The Flexes (again)
I like the fact that receivers and running backs get 6 points for not only a receiving or rushing touchdown but for a return TD as well. It adds a new wrinkle to the Devin Hester’s and Randall Cobb’s of the world. The yard system is solid as well, and I like the option of PPR (points per reception) too. I would give an extra point for converting on third down to receivers, backs, and quarterbacks.
The current scoring system for kickers is mostly fine. The only tweak I have is the 60+ yarder should be added to the scoring system. This is an effort to keep up with the game. Out of the 10 longest field goals in NFL history, 6 have been kicked in the last 6 years. Currently, if Matt Prater knocks one in from 51 in Denver, and Sebastian Janikowski sneaks one over the crossbar from 60 yards out in Oakland, they get the same 5 points. That’s bull. I’d give an extra 7 for 60+, they don’t happen too often. Appreciate the rarity. Points should also be added for touchbacks.
The Punter! (again!) (Yay for Ray Guy)
This is where the real overhaul happens. The way Defense and Special Teams is scored in fantasy football is an absolute joke. It’s ridiculous. And it could be made better so easily. As it stands right now, most of the defensive points come from the other team not scoring very many points. This system does not account for a defensive touchdown or a safety by the other team.
This point total based scoring should only be for when your team is on defense. There should be bonus points for forcing 3 and outs, a certain number of QB hurries, and if you hold the opposing team’s offense to a certain yard total.
And now, my biggest beef with fantasy football’s current defensive scoring system. The following scenario, created by my good friend Ben Blanchard (@HamburgerMMA), illustrates the most glaring hole in fantasy defense. Let’s say you have selected the Denver Broncos to be your defense for the day. They are playing the Bears and you figure Cutler will throw picks like an irate ice fisherman. The Broncos begin on offense. Manning goes out, and on the first play throws a interception right to Lance Briggs. Now your Broncos have to go out, when they thought they were going to have more time to prepare, and defend the diverse attack of Chicago, in their own territory. They tough it out and force a Robbie Gould field goal. This is a great victory for the Broncos. They have held the Bears, with the odds stacked against them, and kept their team in the game. They kept Cutler from developing a rhythm, and did everything they could possibly do. Yet, because of Manning’s mishap, something that doesn’t reflect their defensive abilities at all, they lose fantasy points. Those 3 points could push them over the threshold. What if that forced field goal makes the difference between Chicago’s total being 12 (3 fantasy points for Denver) and 15 (1 point). Because of a circumstance outside their control, they take a 2 point fantasy hit (more in some leagues). What they have done is something positive, and they get negative points for it. This is asinine. A player(s) should never be penalized for doing something great. The defense should get bonus points for holding the other team to a field goal. Any time your defense doesn’t allow a touchdown when their offense turns the ball over in their own half, the defense should get points. 3 if they hold them to a field goal, 4 if the other team doesn’t score. This is the mark of a truly great defense. They should be praised for being able to compensate for a crappy offense.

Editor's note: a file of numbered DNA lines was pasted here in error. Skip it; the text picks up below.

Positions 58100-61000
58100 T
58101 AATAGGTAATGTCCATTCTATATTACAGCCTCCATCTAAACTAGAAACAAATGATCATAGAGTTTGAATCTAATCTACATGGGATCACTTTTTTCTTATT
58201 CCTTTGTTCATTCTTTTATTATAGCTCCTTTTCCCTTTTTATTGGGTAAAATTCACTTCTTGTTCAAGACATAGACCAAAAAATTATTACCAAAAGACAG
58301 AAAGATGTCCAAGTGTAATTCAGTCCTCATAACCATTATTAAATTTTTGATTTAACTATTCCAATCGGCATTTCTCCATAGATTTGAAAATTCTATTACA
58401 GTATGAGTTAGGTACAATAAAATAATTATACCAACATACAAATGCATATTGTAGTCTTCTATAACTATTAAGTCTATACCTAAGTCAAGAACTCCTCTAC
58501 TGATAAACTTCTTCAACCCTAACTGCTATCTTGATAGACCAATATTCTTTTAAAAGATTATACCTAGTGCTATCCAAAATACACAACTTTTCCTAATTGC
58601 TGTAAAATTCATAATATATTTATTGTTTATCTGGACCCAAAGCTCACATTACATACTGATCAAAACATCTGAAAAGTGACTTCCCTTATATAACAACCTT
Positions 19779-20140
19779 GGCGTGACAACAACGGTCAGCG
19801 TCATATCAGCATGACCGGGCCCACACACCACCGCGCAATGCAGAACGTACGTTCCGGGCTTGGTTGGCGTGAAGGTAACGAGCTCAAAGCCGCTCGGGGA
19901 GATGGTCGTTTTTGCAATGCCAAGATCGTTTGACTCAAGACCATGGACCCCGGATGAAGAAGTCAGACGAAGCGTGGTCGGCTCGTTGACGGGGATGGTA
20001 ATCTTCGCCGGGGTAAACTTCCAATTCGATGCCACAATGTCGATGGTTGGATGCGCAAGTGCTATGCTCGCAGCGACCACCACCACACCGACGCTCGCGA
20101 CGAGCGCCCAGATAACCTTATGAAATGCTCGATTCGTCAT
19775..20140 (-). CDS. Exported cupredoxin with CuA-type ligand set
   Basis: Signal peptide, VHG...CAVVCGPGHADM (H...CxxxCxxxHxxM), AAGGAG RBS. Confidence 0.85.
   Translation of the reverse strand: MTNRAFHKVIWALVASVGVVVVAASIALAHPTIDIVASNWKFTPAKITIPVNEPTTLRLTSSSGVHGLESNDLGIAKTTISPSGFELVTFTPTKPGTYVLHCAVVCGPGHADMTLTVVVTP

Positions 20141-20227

Additionally, return yardage should be calculated and scored like running yards. And, on punt and kick return team, if you bring the returner down inside the twenty, 1 bonus point.
Thank you for suffering through this ridiculous revamp of fantasy football. If you made it to here, I bow in gratitude to you and admire your loyalty and focus. However, I question your time management skills and the number of cool things happening in your life.